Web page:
FEATURE: Mum Thinks Blue – Side That Wasn’t Told (Dir. Jai Ruciak)

FEATURE: Mum Thinks Blue – Side That Wasn’t Told (Dir. Jai Ruciak)

It’s hard not to be drawn in by the gleefully upbeat music of Indie pop-rock band, Mum Thinks Blue. The 5-piece Adelaide band is known for their energic, radiant sound, and it was director Jai Ruciak’s goal to capture this dynamism in the music video for Side That Wasn’t Told. Ruciak strikes a clean balance between the band’s playful sound and the song’s more vulnerable lyrics, relying on the clip’s bright Y-2K aesthetic and visual humour to offset the returning motif of garbage. This contrast was key to Ruciak’s vision:

“I really liked how upbeat the song was, while still vocalising some pretty real feelings. So, I just think making the video as bright and playful as it was, while still not being able to escape all the garbage, was a good way to get that across.”

The video opens on a black and white shot of a garbage can surrounded by bulging bags of rubbish. Written on the can is a statement claiming that “no plastic was wasted in the making of this video”. As a human-like entity made completely of garbage bags awakes suddenly, and rushes out of frame, it’s hard to believe that this sentiment is true. However, in discussing the logistical and creative challenges of the video, Ruciak reveals that designing the trash entity in a way that was sustainable was always his intention:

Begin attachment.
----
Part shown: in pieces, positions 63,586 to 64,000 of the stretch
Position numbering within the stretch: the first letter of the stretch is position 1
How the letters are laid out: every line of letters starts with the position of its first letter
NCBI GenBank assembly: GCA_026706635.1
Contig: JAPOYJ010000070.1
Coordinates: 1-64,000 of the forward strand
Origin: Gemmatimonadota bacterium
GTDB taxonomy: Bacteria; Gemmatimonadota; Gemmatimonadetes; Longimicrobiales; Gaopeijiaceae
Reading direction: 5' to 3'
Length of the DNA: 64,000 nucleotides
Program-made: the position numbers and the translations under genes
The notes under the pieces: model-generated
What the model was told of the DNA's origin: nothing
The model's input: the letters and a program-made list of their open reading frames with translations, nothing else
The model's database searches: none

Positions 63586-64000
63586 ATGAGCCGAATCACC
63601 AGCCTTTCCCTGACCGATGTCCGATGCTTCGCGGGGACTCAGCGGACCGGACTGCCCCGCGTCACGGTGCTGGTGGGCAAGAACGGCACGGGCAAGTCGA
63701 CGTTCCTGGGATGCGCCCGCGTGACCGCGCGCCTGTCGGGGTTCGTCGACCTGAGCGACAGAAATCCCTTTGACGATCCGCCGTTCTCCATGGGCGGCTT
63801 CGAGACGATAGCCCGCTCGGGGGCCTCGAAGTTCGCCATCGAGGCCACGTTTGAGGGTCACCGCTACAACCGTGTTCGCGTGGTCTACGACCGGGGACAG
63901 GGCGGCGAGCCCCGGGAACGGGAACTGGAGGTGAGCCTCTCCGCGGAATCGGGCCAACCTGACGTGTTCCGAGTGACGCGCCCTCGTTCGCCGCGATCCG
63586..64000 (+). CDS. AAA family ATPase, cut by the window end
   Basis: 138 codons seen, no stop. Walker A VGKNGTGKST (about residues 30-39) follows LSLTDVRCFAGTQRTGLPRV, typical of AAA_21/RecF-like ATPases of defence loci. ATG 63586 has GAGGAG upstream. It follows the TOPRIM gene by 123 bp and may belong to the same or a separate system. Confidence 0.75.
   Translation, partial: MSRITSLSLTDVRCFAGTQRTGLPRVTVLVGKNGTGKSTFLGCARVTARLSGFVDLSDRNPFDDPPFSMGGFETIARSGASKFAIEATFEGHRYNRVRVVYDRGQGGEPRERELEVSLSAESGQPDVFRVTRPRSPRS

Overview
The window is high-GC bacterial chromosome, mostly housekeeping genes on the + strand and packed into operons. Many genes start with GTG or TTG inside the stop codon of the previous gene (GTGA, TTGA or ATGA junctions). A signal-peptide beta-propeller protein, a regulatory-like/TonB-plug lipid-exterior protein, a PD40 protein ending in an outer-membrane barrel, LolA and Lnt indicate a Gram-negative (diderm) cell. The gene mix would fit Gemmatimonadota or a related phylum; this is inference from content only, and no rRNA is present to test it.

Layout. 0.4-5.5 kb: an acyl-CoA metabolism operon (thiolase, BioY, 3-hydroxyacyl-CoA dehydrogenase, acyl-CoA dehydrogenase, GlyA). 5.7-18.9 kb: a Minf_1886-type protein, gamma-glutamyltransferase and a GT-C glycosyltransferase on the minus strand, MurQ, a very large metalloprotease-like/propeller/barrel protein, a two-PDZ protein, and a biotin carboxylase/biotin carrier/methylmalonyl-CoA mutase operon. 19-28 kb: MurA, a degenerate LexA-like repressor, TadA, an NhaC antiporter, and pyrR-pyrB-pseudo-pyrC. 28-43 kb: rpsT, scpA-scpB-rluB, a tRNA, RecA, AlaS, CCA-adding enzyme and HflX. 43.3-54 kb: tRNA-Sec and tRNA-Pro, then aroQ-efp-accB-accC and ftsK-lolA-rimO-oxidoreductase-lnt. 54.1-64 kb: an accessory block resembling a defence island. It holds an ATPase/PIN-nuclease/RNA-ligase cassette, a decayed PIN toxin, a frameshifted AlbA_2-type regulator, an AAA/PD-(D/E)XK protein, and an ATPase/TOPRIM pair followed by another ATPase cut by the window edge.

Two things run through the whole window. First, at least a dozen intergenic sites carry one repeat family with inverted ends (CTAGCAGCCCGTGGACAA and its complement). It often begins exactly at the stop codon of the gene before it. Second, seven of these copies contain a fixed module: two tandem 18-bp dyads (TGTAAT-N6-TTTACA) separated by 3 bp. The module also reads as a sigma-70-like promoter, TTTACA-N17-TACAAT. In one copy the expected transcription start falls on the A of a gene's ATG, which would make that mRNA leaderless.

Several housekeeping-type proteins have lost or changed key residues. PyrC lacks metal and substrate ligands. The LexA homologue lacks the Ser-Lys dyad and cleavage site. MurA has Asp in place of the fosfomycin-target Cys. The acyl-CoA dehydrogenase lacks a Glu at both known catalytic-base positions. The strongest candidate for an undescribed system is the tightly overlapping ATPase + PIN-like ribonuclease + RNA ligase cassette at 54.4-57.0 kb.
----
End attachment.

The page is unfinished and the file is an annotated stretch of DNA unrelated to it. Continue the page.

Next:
“First coming up with the idea was a bit of a headache since the song is so lively and I wanted to do it justice with the time and budget available. Once I had the idea locked down, figuring out how to do it with my production designer Riley [Fraser Waters] without killing any sea turtles was more of an issue. We found some recycling plants that took soft plastics and filled them with foam, that I’ll be re-using for projects in the future.”

This trash covered entity is the main antagonist of the cat and mouse chase driving the video. Introduced in the clip’s title shot running away from an actor with a net, the trash entity is rarely depicted as a genuine threat. Yet, it can’t be escaped. It is always there, existing in the back of shots, wondering the streets, and occasionally bopping to the music. No one is ever successful in capturing this ‘monster’, instead the entity becomes a part of the band, as they eventually learn to live with it. Its unrelenting presence seems to act as a promising metaphor for the co-existence of the bad within the good. For Ruciak, the trash ‘monster’ was never intended to represent anything specific, and he hopes that the audience will find their own meaning:

“I think people can take whatever they want from the video now that it’s out, I don’t even really see the garbage man as a monster, he’s just a dude going through it.”

The video is clearly an ode to the hip hop videos of the 1990s, defined by their handheld camera movement, lo-fi grittiness, and wide-angle lenses. DP Mayah Salter always intended to mimic this aesthetic when pitched the video’s concept by Director Ruciak:

“Jai pitched [the video] to me as this almost 90s style, hip hop video, in which handheld and wide-angle lenses are always present. We shot it on a Panasonic GH5 with a range of Samyang lenses. As the camera was so compact and light, we were able to run around the city and suburbs without too many funny looks. The fisheye lens, which was an 8-15mm (thank you Clare) allowed that trashy 90s feel we needed.”